Skip to main content


By Christian Augusto Maino Vieytes, M.S. Candidate, Division of Nutritional Sciences, University of Illinois

Coconut Oil

Cooking with oil is a staple dietary custom across an expanse of cultures. The use of coconut oil as a mainstream cooking oil has garnered attention within the last decade and is often labeled a “functional food”. Many have advanced the idea that this plant-based oil is a healthier alternative to butter and other oils, but does the evidence back such claims?

Saturated Fat: Are They All Created Equal?

The evils of saturated fat have been well documented by academics and the news media. Consumption of saturated fat has been demonstrated to perpetuate cardiovascular disease by increasing levels of “bad” cholesterol, known in the scientific community as the LDL cholesterol level, at the expense of “good” cholesterol, HDL. If such a claim is true then we would expect consumption of coconut oil, which is comprised of up to 90% saturated fat, to deliver an egregious attack on your arteries. Moreover, proponents of coconut oil-use and wholesalers have claimed that the saturated fat profile of coconut oil is “healthier” than that found in animal products. Let’s take a look at what the science has to say.

The Science

Numerous studies have been carried out and arrived at the conclusion that incorporating coconut oil into the diet is associated with an increase in total cholesterol. This includes observed jumps in both “bad” (LDL) and “good” (HDL) cholesterol levels. Compared to other dietary sources of saturated fat, coconut oil was only surpassed in its LDL-raising capability by animal-derived butter. Sticking to a plant-derived oil such as safflower oil or olive oil, which unlike animal fat or coconut oil is abundant in unsaturated fats, was found to not be as damaging and has been suggested, by many studies, to have a profound LDL-lowering effect.

Plant sources tend to have a higher unsaturated fat content and provide additional nutritional benefits, such as packing vitamins and antioxidants. Coconut oil provides a rich source of antioxidant compounds called phenolics despite it being very high in saturated fat. However, the same class of beneficial compounds are found in other plant-oils such as virgin olive oil, which pack only miniscule amounts of saturated fat. The methods of oil extraction also significantly affect the levels of these compounds in the oil. Cold extraction methods (you might see this labeled “cold-pressed” on products at your local grocery store) tend to retain higher levels of these chemicals.

The Take-Home Message

The source of your dietary fat is very important. Plant oils tend to be substantially healthier than animal fats and can contribute to the prevention of cardiovascular disease, given that they boast lower amounts of saturated fat. However, as a general rule of thumb, it is always best to cut down on processed foods. Coconut oil and other plant-sourced oils are calorically-dense, refined, and processed products that are easy to overconsume since they have been taken out of the context of the whole food they originate from. Incorporating whole-food fat sources, such as avocados and nuts, is an easier approach for acquiring these essential plant-derived fats and nutrients without the propensity to overconsume them.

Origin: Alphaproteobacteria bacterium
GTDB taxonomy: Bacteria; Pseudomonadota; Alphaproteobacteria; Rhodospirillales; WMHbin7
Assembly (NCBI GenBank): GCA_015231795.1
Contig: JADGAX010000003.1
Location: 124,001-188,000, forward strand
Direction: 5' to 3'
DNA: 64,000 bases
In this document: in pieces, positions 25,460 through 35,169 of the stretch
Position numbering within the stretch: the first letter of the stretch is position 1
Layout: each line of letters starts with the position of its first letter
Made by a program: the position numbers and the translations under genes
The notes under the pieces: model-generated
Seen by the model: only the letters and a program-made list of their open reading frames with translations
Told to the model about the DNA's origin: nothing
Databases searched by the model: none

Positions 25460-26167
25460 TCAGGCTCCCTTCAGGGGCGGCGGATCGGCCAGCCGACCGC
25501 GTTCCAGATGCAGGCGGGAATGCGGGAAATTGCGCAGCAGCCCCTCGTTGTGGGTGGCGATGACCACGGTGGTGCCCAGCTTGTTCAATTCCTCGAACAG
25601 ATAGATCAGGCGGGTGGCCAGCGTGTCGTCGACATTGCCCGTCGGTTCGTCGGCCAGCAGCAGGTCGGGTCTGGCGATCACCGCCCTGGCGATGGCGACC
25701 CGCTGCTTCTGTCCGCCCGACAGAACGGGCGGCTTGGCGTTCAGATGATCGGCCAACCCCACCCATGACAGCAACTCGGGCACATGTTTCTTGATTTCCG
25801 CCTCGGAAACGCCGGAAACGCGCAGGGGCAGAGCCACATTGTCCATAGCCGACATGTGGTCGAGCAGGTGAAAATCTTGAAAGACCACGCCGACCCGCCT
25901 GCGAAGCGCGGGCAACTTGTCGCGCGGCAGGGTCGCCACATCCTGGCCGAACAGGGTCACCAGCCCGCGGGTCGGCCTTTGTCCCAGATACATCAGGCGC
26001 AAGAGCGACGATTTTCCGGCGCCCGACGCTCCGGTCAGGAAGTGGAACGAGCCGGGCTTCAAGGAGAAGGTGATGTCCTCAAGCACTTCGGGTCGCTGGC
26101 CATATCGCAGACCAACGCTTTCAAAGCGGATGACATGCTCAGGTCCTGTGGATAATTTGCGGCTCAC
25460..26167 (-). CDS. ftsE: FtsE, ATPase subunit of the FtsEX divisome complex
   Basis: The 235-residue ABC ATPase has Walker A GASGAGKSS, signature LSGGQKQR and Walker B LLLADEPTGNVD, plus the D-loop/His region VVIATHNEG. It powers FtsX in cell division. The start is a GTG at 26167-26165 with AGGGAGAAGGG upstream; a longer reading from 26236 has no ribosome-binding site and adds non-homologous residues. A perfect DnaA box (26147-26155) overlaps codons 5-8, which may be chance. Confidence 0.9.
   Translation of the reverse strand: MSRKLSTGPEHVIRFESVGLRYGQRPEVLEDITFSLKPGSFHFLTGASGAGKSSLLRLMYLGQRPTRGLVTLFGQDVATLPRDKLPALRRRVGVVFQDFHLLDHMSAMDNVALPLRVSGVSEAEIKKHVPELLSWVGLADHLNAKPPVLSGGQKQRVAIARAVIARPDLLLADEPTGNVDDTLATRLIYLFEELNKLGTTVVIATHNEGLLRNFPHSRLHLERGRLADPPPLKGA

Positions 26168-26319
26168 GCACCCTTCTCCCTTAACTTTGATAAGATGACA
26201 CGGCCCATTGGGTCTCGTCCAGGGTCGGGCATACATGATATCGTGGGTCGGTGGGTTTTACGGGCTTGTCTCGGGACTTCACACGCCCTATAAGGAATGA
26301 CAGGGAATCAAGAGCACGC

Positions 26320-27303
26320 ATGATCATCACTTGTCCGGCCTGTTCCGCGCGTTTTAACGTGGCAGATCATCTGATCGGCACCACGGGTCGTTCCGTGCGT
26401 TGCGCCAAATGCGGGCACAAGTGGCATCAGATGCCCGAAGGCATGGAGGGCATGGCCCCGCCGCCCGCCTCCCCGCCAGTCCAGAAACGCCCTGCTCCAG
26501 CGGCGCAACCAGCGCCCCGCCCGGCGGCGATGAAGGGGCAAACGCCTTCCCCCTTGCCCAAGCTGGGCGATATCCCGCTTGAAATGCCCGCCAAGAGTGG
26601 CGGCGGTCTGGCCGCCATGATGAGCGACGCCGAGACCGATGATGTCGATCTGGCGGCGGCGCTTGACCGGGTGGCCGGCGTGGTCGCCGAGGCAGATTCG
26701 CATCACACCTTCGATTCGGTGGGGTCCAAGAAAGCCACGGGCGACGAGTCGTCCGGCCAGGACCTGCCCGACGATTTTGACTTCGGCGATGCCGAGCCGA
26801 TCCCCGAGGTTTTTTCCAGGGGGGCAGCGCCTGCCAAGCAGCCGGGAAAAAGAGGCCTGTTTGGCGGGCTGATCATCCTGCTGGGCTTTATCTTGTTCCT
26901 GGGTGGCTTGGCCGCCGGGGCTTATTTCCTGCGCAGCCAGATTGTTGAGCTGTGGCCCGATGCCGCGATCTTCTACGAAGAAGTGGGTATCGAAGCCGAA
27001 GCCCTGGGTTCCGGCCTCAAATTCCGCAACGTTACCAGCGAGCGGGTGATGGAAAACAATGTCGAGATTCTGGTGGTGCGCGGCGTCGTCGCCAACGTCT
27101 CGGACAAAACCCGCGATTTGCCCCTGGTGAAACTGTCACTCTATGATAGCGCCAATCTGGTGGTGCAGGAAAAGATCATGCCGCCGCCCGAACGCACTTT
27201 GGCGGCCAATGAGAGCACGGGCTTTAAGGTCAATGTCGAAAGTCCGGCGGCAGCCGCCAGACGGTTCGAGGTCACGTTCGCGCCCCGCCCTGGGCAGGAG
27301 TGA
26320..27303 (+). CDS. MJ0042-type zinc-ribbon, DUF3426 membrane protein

Amarasiri, W. A., and A. S. Dissanayake. “Coconut fats.” The Ceylon medical journal 51.2 (2006): 47-51.

Cox, C., et al. “Effects of dietary coconut oil, butter and safflower oil on plasma lipids, lipoproteins and lathosterol levels.” European journal of clinical nutrition 52.9 (1998): 650.

Denke, Margo A. “Dietary fats, fatty acids, and their effects on lipoproteins.” Current atherosclerosis reports 8.6 (2006): 466-471.

Eyres, Laurence, et al. “Coconut oil consumption and cardiovascular risk factors in humans.” Nutrition reviews 74.4 (2016): 267-280.

Harris, Margaret, Andrea Hutchins, and Lisa Fryda. “The impact of virgin coconut oil and high-oleic safflower oil on body composition, lipids, and inflammatory markers in postmenopausal women.” Journal of medicinal food 20.4 (2017): 345-351.

Marina, A. M., et al. “Antioxidant capacity and phenolic acids of virgin coconut oil.” International Journal of Food Sciences and Nutrition 60.sup2 (2009): 114-123.

Marina, A. M., YB Che Man, and I. Amin. “Virgin coconut oil: emerging functional food oil.” Trends in Food Science & Technology 20.10 (2009): 481-487

Owen, Robert W., et al. “Olive-oil consumption and health: the possible role of antioxidants.” The lancet oncology 1.2 (2000): 107-112.

Willett, Walter C., et al. “Mediterranean diet pyramid: a cultural model for healthy eating.” The American journal of clinical nutrition 61.6 (1995): 1402S-1406S.